Author: Hari Navarro, Staff Writer

There was once a moon that orbited nothing. A shale-strewn grey sphere hung wedged in the sticky primordial trap of a very particular gravitational crossroads.

A lifeless nothing that became a fertile canal. A moistened fingertip with which to turn a final page.

On exactly opposing sides of its enormous equator plunge equally titanic craters. Not forged by impact nor internal tectonic caress — they are nonetheless fashioned for purpose.

As a blacksmith pounds beaming steel across an anvils rearing horn.
As a mother cups her belly and feeds with her fingers the festering cell that grows within.

Two bites from a lovers apple.

One crater suckles the dead from the darkness and the other spit-gushes newly primed life through a pulsing chamber rich with mucilage and wax.

We are again birthed upon the sheet plain. Bathed beneath the dancing beams that skim the rampart wall that severs this universe from that that is the next.

This is the estuary of a birth canal from where space thins and the dead can peer through and down and into their own flesh. Into the wilting tree of its capillary bloom and out along the gentle stretch of their ever-long fingers — as they reach up and move like the torn threadbare tips of a battle-worn pennant. Nails brush against the face of that which lays slowly stirring through the pane of the celestial cot so very close, but so very far from ours.

The crater creators began as microbes. Infinitely tiny creatures circling a single grain of sand on exactly opposite sides of this rock. They spun and they spun and wore into the grey until the effort became too much and so they each divided into two. And then two again and again until a great sweeping swath army had formed. The deeper they dug the more they evolved and legs grew where none were before and arms sprouted with claws at their tips.

Millennia folded into millennia and still the creatures dug and claws became razor-edged shovels that they used to gash openings between their own legs and into these jagged slits they shovelled the slag and it raged in the furnace of their core. And the detritus it did render to gossamer ash that the creatures then bawled out in agonising prayer and it floated away in flutes of glittering fumes — as if multicoloured diesel oil caught in the flow of a mighty cosmic stream.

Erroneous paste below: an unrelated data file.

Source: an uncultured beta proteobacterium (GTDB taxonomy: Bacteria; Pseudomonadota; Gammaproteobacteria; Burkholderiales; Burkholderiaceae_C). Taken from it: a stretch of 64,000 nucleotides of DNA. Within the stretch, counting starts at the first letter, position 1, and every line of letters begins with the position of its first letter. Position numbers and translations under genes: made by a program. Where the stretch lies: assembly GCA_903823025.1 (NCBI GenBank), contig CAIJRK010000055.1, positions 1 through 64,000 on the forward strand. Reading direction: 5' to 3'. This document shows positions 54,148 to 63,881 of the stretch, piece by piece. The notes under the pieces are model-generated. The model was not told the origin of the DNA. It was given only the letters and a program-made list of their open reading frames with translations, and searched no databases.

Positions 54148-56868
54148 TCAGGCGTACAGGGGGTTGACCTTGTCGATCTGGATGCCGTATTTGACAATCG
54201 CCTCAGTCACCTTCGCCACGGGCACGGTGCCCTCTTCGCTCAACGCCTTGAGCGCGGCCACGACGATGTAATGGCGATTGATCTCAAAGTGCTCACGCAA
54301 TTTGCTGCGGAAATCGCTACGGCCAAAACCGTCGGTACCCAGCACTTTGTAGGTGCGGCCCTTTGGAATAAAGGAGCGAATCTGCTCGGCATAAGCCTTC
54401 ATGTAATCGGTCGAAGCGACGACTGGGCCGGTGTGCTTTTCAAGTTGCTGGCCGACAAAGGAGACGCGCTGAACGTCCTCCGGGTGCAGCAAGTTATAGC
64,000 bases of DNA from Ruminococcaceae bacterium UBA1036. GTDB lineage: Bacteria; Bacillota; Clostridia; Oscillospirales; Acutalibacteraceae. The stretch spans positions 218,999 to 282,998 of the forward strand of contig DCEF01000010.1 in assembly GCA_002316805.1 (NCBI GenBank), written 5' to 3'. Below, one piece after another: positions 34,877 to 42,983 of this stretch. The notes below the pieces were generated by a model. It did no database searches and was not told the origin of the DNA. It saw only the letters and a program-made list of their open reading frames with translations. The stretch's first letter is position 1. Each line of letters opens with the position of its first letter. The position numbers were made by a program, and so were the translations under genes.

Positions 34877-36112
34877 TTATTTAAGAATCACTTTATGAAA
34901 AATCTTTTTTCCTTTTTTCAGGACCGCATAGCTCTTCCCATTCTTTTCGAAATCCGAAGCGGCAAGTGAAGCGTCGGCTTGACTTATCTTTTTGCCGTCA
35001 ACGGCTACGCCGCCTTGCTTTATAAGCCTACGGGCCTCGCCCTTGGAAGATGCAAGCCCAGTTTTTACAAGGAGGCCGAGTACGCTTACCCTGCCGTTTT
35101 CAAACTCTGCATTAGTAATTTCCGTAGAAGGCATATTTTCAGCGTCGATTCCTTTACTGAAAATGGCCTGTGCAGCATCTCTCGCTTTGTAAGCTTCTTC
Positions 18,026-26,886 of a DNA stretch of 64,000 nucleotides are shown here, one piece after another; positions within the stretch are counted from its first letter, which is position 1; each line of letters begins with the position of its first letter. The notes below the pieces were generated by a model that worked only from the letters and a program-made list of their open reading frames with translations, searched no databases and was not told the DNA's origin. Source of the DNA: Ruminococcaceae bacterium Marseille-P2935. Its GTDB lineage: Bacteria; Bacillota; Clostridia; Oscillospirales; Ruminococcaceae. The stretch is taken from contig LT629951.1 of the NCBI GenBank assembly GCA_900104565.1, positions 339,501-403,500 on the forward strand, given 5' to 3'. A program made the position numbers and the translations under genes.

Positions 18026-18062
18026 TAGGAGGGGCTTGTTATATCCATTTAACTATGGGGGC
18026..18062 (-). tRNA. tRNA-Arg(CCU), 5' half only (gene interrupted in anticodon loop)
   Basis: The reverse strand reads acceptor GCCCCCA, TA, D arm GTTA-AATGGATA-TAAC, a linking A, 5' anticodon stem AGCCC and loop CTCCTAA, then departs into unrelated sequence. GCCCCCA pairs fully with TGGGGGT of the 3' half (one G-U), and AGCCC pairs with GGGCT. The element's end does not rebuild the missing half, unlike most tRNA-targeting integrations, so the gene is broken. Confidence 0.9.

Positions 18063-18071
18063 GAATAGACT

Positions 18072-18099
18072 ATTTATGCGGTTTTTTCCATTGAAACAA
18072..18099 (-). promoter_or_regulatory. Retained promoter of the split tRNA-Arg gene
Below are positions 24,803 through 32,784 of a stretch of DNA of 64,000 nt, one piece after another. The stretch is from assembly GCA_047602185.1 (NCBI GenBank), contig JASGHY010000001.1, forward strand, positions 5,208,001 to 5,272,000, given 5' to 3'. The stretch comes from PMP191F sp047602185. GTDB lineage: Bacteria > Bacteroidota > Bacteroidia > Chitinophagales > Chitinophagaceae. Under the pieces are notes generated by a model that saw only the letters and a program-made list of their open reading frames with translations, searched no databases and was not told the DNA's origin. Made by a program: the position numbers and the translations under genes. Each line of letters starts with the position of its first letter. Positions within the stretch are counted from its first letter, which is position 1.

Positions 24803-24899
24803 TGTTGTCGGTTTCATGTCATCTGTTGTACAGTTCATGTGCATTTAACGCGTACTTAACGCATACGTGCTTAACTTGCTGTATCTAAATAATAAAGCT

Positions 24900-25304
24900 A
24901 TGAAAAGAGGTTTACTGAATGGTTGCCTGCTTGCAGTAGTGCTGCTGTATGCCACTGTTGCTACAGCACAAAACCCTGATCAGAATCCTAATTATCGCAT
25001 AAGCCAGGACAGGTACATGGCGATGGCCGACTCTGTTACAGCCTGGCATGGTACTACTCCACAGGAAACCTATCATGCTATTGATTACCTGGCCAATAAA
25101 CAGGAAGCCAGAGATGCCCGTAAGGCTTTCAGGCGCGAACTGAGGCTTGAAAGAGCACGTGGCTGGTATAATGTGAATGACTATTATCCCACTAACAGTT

As they worked they sung a beautiful pulsing rhythm and in the brief moments that they paused they looked up and saw the toil light of the other side and it made them smile.


Once the craters were complete the things each took to burrowing at their centres. Digging ever deeper into the moon and those that died were stripped of their silica shells and they were laid and embedded into the cup of the great craters earth-facing scoop.

There came a day when the core was met and once sharp but now dulled fingers also met. A day when a cavern was formed and the things began to disassemble each other and the final part of the purpose ensued. They did pull away limbs and redirect veins and arteries until nothing of themselves was left.

Nothing of their memories.
Nothing of their purpose.
Nothing of their self.

All that was left was a machine. And it slowly began to turn and the bones clicked and sheared until they whirred into a perfect vacuum hum.

I do not know why but this moon it gathers souls — for want of a better word. It gathers the dust of humanity’s spent existence and pulls it through a hollowed moon and places us here. Not as babes, but as we were. Faces split with age, ripped by violence or taken by cancerous rot and we are flung into a field of sweet smelling wax.

I am standing next to an young woman from Hranie. She smiles and shows me the sickle edge that cupped and gouged into the gentle wave of her teenage belly. And she inhales and her head fills with sickly smoke as the barn burns and the smoulder cinders fall upon her families jag shaped ruin.

I am nothing.
I am worthless and my reflection sews the vomit into my mouth.

The next world sags above my head. A bulbous belly ready to split and offer nothing but endless beautiful hope.

I don’t know why I am here.